Loopholes Built Into GOP Plan That Would Let States Bypass Preexisting Conditions Guarantees

For example, depending on what states elect to do, somebody with cancer might be able to buy insurance but find it doesn’t cover expensive chemotherapy. Media outlets look at different aspects of the Senate's proposal and how they affect premiums, subsidies and public health funding.

The Wall Street Journal: Assessing The Impact Of The Senate GOP Health Bill
The ACA’s protections for people with costly pre-existing medical conditions would stay in place. That means insurance companies couldn’t deny people with pre-existing conditions health coverage or charge them higher premiums. Under the House bill, insurers in some states could charge sicker people higher premiums, which conservative House lawmakers argued could help lower premiums for other people. But Senate lawmakers rejected that idea. States could get waivers to roll back benefits that must now be required under the ACA, and that could leave people with certain medical conditions paying more for their coverage. (Hackman, 6/22)

The Associated Press: How The Senate Health Bill Compares To House,' Obamacare'
The bill's impact on personal health care costs would be uneven: Premiums would likely go down for younger people, but older people would pay more. Out-of-pocket costs to cover insurance deductibles and co-payments would go up. For those who believe the government is too involved in health care, the Senate bill stands as an overdue course correction. But those who believe health care is a right will see it as a step back. (Alonso-Zaldivar, 6/23)

Politico: Winners And Losers From The Senate Repeal Bill
The Senate plan, like the House bill, would allow insurers to charge their older customers up to five times as much as younger customers for the same health plan. That’s an expansion of the so-called age band in Obamacare, which allows insurers to charge older customers no more than three times as much as younger ones. In two years, the Senate plan would also eliminate a key subsidy program that helps cover out-of-pocket medical bills for low-income consumers. (6/22)

Kaiser Health News: Winners And Losers: 40 Is Old In Senate GOP Health Plan’s Subsidy Structure
People getting subsidies to help buy health insurance would see at least three sharp changes — tied to both age and income — that could dramatically affect how much they pay for coverage if the Senate Republican health plan becomes law. The Senate bill released Thursday would reduce the income thresholds that determine eligibility, change the amount people who receive help pay toward their insurance premiums and peg subsidies to less generous coverage. (Appleby, 6/22)

The Washington Post: Senate GOP Bill Would Gut Critical Public Health Funding This Fall
The health-care bill that Senate Republicans released Thursday would eliminate critical funds for core public health programs that make up about 12 percent of the budget for the Centers for Disease Control and Prevention. The money supports programs to prevent bioterrorism and disease outbreaks, as well as to provide immunizations and screenings for cancer and heart disease. (Sun, 6/22)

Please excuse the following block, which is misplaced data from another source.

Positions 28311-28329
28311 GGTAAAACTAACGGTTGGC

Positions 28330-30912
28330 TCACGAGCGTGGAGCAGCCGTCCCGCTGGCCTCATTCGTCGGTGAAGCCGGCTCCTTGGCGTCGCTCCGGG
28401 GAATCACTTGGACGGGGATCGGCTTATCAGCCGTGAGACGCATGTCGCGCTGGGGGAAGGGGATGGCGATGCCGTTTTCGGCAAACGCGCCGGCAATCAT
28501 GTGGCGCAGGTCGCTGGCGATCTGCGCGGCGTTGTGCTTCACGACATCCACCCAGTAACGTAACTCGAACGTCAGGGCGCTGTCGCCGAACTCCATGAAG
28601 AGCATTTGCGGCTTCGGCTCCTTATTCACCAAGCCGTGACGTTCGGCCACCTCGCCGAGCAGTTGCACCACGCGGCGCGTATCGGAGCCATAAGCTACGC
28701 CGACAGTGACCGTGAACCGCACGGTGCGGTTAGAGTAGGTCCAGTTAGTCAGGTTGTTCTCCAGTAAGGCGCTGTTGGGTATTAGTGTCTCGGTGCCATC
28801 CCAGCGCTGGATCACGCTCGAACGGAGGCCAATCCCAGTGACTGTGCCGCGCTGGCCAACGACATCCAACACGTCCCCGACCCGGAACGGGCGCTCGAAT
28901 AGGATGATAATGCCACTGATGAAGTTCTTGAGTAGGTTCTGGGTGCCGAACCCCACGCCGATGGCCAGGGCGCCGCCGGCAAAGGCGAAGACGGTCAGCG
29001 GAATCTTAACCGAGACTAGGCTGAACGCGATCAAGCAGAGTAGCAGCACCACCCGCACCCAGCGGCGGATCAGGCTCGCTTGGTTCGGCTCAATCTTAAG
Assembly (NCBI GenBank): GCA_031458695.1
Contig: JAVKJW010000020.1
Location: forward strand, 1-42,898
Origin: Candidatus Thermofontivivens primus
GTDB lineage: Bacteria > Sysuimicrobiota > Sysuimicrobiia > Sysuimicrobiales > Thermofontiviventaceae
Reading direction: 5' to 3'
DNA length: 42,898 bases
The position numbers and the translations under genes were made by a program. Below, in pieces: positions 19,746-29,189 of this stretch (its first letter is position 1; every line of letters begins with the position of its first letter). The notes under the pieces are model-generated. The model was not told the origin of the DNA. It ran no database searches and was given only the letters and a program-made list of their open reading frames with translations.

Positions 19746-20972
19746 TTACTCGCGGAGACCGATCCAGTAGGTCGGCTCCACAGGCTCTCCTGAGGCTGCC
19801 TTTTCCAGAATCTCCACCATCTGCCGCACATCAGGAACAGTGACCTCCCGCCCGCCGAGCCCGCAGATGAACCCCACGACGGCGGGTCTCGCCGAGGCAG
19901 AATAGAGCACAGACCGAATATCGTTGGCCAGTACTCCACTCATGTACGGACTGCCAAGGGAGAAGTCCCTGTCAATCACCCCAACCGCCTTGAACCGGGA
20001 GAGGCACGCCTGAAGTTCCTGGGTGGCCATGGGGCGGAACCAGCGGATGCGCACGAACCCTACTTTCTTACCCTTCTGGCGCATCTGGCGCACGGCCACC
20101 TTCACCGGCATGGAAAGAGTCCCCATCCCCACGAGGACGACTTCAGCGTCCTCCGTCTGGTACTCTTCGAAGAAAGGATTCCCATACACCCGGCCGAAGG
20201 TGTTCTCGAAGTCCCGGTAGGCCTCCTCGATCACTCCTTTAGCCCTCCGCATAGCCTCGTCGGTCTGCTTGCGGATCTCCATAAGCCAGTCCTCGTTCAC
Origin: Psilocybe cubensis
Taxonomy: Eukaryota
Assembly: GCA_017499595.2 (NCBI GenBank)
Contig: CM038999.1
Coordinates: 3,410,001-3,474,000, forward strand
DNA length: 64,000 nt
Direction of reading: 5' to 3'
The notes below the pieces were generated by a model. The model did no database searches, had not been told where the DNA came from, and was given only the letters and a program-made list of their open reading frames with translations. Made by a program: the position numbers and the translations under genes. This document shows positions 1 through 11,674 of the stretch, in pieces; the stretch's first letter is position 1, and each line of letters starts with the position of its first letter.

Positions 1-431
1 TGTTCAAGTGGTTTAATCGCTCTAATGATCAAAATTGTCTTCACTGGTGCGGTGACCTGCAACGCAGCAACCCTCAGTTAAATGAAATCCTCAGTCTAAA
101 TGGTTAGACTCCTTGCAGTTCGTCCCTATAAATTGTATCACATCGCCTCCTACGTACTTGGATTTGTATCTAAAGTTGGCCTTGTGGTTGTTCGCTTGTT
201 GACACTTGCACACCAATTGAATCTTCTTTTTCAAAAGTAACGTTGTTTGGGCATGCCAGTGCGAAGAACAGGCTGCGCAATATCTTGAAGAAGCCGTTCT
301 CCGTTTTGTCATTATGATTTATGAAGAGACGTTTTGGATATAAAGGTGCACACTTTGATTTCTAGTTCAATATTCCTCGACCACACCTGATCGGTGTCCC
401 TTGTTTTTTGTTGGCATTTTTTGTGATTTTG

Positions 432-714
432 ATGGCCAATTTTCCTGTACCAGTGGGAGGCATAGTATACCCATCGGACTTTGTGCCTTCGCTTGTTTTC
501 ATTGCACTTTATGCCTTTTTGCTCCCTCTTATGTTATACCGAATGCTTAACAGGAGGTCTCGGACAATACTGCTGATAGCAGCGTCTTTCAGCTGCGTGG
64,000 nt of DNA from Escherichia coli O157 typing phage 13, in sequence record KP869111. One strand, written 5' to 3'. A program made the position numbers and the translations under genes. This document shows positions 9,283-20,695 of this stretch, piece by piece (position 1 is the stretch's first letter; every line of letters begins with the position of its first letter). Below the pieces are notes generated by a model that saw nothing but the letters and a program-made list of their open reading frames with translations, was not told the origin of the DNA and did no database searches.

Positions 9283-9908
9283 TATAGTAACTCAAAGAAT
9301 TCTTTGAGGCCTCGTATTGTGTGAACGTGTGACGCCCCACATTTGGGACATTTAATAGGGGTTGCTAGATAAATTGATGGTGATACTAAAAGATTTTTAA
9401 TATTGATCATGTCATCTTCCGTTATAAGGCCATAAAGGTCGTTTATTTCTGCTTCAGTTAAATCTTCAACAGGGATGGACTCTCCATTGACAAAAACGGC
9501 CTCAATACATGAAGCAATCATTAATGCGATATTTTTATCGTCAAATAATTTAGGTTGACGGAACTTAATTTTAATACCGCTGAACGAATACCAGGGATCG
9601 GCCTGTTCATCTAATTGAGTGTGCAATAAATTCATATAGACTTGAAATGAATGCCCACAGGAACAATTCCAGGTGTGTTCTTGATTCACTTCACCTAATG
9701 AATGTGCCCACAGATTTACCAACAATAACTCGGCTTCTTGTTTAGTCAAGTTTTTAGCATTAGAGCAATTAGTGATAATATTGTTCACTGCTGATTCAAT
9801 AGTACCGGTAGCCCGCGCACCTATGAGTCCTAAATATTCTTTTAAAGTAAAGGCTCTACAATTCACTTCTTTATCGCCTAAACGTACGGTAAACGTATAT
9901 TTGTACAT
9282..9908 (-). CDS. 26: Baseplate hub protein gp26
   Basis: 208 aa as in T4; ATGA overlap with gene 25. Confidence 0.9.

$2B Included To Fight Opioid Epidemic Far Short Of The Funding Some Republicans Were Seeking

Republican senators in states that have been hit hard by the crisis were seeking $45 billion over 10 years.

The Wall Street Journal: Health Bill Includes Opioid Funding, But May Not Satisfy Some GOP Senators
The Senate GOP’s health-care bill would offer $2 billion for opioid addiction treatment for one year, falling short of the $45 billion over 10 years some Republican senators wanted. The funding’s inclusion in the Senate version of the health-care overhaul comes after weeks of protest from House and Senate Republicans who feared steep cuts to Medicaid would worsen an already growing opioid crisis, with Sens. Rob Portman of Ohio and Shelley Moore Capito of West Virginia leading the push. (Nunn, 6/22)

The Washington Post: Limited Coverage, Subsidies For Some In Senate GOP’s Proposed Health-Care Overhaul
The Senate Republicans’ Better Care Reconciliation Act would significantly affect health coverage for many Americans, whether through the individual insurance market or Medicaid. Here are a few examples of how. ... The Senate bill provides $2 billion in fiscal 2018 for substance abuse treatment and recovery, but eventually it would take away much more by rolling back Medicaid expansion in 2020, capping federal payments to states and allowing them to change what qualifies as an essential service. Right now, all insurers and Medicaid must offer drug treatment benefits that are on par with their benefits for physical conditions. If this man’s state decided that substance abuse treatment was no longer an essential service, coverage for that care could be eliminated. (McGinley, Bernstein and Sun, 6/22)

Stat: Opioid Crisis Funding In Senate Health Care Bill Is Limited